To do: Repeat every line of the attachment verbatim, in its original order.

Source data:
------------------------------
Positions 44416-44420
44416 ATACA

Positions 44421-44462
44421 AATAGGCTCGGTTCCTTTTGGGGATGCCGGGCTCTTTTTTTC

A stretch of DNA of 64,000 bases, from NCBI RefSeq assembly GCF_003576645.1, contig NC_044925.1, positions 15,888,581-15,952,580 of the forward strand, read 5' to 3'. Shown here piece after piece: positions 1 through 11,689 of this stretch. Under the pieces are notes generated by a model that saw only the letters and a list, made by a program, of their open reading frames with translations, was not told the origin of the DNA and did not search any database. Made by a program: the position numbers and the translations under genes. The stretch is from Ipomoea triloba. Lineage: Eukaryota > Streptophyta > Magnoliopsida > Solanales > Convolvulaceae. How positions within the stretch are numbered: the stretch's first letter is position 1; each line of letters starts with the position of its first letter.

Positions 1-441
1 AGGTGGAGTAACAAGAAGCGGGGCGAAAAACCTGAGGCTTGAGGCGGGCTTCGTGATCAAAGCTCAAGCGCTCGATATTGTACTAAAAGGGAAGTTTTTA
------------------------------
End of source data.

Positions 44416-44420
44416 ATACA

Positions 44421-44462
44421 AATAGGCTCGGTTCCTTTTGGGGATGCCGGGCTCTTTTTTTC

A stretch of DNA of 64,000 bases, from NCBI RefSeq assembly GCF_003576645.1, contig NC_044925.1, positions 15,888,581-15,952,580 of the forward strand, read 5' to 3'. Shown here piece after piece: positions 1 through 11,689 of this stretch. Under the pieces are notes generated by a model that saw only the letters and a list, made by a program, of their open reading frames with translations, was not told the origin of the DNA and did not search any database. Made by a program: the position numbers and the translations under genes. The stretch is from Ipomoea triloba. Lineage: Eukaryota > Streptophyta > Magnoliopsida > Solanales > Convolvulaceae. How positions within the stretch are numbered: the stretch's first letter is position 1; each line of letters starts with the position of its first letter.

Positions 1-441
1 AGGTGGAGTAACAAGAAGCGGGGCGAAAAACCTGAGGCTTGAGGCGGGCTTCGTGATCAAAGCTCAAGCGCTCGATATTGTACTAAAAGGGAAGTTTTTA